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I have php script which calls another script with php exec function. The called script does batch process job, that is updating transaction statuses, notifies customers(puts emails to mail queue which runs separately). So it will take 20-30 minutes due to a very large table(500000 rows), Now i am running it under my desktop windows machine and php uses up to 50% CPU, mysql 20% CPU. Is it normal practice ? What if i put this script in a shared hosting ? Will i have trouble with that ? It will not break the shared hosting rules ? The batch process can be started by a user anytime(normally one a month or can be more frequently).

Any suggest on this ?

Thanks for reading.

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4  
If you do go for shared hosting, can you let us know which one you choose - so that we can avoid it...or know the reason for the sudden drop in performance of our host ;-) – BrynJ May 10 '09 at 14:49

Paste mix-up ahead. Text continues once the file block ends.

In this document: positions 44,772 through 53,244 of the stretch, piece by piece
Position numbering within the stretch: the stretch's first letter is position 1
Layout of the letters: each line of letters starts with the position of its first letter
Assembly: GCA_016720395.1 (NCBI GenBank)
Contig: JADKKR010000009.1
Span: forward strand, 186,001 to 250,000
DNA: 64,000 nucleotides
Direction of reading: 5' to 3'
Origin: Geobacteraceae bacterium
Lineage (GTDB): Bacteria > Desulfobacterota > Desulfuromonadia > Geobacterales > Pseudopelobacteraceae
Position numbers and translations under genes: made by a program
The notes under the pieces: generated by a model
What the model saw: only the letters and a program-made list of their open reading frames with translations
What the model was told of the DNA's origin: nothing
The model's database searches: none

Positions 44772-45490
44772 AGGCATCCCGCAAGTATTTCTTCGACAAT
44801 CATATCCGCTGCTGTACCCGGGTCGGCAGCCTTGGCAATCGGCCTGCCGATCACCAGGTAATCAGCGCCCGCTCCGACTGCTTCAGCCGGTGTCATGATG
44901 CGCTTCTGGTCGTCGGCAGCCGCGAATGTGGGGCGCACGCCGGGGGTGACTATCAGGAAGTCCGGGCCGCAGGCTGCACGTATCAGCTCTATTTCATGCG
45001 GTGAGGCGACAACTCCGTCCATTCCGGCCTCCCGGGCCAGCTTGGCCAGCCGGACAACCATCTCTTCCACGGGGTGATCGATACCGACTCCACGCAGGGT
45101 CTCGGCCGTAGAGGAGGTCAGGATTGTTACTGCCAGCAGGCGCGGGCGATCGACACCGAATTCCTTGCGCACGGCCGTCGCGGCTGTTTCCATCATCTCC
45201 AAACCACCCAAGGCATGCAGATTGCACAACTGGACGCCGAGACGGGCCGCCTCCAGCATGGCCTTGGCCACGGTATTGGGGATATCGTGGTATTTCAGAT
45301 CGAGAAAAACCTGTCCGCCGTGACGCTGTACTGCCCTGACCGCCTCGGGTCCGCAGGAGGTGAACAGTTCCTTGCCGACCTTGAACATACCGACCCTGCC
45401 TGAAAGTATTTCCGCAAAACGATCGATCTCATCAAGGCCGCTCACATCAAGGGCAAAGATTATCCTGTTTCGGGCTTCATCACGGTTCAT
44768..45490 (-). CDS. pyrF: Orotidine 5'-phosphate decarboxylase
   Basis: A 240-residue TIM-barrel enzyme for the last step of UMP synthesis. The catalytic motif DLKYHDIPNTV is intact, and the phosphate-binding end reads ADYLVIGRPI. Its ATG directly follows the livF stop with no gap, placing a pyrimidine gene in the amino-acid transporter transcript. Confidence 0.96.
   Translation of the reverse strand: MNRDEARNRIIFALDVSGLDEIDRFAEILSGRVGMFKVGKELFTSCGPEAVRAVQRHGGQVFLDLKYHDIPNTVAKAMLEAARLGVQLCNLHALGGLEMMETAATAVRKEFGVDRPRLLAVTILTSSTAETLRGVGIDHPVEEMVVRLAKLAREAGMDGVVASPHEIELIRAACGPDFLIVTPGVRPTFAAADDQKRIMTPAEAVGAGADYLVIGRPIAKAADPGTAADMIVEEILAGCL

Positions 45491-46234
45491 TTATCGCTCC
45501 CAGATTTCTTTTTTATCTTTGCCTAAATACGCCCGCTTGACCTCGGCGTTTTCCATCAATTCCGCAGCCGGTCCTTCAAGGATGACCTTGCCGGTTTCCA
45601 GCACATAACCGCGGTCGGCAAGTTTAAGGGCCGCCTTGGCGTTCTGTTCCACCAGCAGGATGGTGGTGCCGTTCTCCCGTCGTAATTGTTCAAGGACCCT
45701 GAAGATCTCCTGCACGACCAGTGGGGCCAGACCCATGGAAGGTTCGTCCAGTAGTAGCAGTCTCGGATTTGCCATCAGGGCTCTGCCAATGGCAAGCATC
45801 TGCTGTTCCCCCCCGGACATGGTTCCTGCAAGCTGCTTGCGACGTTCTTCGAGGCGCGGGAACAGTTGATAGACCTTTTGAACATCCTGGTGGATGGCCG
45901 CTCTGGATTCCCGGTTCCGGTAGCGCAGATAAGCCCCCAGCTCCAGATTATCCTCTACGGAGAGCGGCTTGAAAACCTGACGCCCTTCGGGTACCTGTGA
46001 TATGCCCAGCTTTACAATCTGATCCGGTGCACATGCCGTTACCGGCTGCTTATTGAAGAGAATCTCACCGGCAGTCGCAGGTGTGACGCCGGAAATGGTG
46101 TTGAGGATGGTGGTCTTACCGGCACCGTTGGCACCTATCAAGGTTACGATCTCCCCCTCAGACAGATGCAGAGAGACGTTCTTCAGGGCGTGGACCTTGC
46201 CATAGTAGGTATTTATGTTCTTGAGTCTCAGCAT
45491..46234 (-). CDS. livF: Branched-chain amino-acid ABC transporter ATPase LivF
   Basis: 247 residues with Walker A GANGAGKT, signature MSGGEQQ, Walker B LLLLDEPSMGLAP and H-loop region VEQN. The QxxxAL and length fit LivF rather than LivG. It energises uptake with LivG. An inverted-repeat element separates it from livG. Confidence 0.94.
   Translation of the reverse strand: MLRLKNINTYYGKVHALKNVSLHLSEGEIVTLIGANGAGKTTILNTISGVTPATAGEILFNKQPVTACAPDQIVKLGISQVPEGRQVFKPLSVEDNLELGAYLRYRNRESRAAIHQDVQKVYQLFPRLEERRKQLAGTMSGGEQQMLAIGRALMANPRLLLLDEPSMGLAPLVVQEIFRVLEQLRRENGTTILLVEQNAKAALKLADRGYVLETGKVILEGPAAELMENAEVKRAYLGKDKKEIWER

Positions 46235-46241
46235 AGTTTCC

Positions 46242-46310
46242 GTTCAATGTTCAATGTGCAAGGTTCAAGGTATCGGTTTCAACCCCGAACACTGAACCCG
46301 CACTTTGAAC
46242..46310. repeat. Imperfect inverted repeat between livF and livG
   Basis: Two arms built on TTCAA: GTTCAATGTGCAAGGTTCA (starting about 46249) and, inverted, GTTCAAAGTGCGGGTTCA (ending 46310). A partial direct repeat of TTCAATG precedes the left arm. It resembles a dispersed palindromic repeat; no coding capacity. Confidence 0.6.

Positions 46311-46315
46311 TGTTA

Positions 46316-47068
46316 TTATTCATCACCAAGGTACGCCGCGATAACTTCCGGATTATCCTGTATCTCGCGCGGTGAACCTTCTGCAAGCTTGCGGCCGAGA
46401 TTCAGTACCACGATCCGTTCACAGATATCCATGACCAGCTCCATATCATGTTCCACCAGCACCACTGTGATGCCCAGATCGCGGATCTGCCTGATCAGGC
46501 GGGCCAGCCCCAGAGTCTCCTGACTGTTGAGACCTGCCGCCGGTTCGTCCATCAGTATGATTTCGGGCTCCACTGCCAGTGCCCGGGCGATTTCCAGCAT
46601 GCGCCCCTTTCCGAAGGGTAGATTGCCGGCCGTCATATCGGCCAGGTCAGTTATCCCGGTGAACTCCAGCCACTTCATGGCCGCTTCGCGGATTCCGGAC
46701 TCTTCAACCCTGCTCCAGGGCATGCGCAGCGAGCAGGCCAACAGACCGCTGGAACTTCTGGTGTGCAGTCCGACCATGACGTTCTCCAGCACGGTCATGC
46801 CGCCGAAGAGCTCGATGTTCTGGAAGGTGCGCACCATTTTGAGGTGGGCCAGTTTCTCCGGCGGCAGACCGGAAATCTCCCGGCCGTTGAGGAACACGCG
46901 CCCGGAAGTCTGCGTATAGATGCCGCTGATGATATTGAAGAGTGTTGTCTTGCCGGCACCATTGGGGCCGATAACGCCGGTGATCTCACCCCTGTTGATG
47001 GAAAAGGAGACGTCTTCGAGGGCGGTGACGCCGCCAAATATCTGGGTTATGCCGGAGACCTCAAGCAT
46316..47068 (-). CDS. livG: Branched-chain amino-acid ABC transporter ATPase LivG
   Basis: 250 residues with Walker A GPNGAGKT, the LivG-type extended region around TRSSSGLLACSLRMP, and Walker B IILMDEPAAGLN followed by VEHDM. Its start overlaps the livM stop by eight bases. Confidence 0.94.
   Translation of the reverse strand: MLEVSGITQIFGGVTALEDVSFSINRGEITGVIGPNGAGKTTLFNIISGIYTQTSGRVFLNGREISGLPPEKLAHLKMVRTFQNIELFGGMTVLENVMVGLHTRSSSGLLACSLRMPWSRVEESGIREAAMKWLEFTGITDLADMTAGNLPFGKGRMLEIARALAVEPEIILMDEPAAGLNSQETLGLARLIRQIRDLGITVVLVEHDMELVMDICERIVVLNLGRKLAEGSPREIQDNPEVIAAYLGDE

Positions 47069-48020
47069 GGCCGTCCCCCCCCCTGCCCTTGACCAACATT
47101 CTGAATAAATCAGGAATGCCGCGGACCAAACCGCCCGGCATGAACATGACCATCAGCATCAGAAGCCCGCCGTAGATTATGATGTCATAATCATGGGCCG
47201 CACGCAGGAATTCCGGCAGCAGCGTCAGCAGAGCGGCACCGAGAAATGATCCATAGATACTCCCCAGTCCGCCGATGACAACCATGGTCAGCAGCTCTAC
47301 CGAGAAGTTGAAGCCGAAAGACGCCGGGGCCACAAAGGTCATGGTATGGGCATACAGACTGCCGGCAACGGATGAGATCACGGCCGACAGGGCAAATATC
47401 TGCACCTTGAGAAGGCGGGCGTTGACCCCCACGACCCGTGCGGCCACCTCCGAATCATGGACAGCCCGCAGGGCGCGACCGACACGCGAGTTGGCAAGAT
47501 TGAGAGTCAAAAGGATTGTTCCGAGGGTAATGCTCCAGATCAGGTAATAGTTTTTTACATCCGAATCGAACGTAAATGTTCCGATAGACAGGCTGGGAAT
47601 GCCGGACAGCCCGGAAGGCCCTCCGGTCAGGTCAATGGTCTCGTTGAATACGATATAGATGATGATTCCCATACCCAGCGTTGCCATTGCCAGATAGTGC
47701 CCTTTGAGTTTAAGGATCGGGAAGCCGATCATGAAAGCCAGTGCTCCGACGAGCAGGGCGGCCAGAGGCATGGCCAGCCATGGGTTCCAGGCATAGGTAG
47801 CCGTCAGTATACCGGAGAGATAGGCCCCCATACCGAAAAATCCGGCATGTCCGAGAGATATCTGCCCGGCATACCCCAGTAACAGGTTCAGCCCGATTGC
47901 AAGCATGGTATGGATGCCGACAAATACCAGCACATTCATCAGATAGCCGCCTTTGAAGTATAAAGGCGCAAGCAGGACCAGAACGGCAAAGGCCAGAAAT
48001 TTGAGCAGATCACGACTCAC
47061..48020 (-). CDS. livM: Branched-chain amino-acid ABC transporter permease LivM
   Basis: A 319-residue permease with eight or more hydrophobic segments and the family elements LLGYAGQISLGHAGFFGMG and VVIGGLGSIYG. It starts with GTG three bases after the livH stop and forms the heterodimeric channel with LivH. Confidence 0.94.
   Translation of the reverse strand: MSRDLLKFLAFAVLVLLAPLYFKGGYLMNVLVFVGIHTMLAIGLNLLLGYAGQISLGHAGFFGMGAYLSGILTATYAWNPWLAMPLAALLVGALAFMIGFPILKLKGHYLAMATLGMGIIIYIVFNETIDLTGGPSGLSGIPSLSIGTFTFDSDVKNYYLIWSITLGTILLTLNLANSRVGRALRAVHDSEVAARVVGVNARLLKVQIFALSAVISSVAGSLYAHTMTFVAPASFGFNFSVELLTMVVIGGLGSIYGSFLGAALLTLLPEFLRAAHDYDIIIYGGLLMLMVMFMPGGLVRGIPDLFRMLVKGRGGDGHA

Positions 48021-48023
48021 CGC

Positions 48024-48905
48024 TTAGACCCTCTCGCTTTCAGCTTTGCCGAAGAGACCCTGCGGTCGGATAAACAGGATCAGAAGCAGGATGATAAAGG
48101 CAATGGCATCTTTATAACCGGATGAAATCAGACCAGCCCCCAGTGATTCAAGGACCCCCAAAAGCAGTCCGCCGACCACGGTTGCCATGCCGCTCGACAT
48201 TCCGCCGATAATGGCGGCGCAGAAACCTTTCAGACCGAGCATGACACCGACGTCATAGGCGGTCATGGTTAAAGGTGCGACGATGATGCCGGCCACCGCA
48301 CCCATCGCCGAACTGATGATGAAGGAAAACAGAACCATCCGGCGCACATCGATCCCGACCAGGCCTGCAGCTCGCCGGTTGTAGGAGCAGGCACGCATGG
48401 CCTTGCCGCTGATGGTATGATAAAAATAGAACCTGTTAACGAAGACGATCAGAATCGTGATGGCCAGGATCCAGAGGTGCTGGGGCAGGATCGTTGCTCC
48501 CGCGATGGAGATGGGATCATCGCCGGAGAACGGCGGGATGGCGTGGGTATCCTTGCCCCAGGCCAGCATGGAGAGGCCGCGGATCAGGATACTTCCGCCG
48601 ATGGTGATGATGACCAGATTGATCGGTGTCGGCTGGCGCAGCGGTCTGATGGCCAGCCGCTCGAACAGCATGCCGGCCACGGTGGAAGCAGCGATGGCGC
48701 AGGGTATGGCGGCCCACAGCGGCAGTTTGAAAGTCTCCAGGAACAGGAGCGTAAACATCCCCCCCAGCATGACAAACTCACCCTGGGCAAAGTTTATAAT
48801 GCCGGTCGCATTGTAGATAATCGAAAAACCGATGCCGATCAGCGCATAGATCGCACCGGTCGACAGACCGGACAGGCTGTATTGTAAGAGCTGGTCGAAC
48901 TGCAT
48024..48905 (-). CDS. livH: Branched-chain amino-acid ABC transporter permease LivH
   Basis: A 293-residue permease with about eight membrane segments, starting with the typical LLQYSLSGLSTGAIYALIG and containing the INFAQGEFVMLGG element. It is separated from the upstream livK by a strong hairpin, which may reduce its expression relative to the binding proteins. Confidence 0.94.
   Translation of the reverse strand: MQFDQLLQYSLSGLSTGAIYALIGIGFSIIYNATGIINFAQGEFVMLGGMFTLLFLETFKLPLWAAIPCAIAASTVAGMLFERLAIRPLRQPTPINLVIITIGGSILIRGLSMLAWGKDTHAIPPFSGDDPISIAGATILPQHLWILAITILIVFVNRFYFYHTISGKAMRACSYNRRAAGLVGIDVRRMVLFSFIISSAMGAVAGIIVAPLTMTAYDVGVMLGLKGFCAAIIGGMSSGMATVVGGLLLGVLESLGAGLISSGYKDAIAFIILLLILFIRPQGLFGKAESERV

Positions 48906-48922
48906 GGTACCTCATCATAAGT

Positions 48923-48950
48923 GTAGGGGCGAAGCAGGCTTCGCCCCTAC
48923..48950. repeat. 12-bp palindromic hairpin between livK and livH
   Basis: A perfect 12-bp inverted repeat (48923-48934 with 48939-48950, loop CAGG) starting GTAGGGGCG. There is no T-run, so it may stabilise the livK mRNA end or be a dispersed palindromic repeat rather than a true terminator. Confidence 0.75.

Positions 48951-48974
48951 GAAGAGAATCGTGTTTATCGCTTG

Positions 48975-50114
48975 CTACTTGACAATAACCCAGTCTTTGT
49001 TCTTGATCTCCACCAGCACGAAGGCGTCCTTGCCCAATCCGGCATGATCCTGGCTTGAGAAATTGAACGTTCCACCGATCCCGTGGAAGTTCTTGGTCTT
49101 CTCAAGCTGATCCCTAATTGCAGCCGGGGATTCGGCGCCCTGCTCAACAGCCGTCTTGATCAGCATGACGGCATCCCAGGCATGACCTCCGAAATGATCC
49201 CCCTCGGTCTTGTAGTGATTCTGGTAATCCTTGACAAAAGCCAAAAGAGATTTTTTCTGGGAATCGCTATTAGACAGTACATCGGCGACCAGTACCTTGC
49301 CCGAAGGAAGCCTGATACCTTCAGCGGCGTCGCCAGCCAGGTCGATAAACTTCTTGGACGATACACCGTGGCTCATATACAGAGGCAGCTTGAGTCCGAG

So, a thought just occurred to me... If you haven't managed your indexes right (a whole new conversation) why are you going through half a million records just to determine a status that gets processed/cleared at a certain point? Why don't you just have another table that is specifically for a status? User status changes => insert record in status table => process collects all statuses => process all statuses => deletes all statuses. Is that what's happening? – mr.stobbe Oct 14 '11 at 7:45
    
@BrynJ - That's not what they're saying at all. They're asking if it's okay to hog resources on a shared host. The answer is no regardless of host power. – mr.stobbe Oct 14 '11 at 7:48
    
Did you ever figure this out? It's been a while, but 500,000 really isn't a big deal, so I'm just wondering if you figured out how to optimize around it or decided to go a different route entirely. – mr.stobbe Apr 21 '12 at 3:59

Almost certainly, however it depends how much CPU power is available to the shared host (probably about as much as your desktop to be honest), in which case you'll see yourself booted off in short order. Shared hosts tend to be stack-em-high affairs, where you can get 100s of sites hosted.

You could go for a virtual host, where they will give you freedom to do whatever you like, but you'll probably find there that the amount of CPU power you're restricted to is limited, possibly too limited for you. Virtual hosts tend to split the host between several virtual guests, sometimes as little as 4, but more often (and especially for the cheaper plans) all the way up to 64.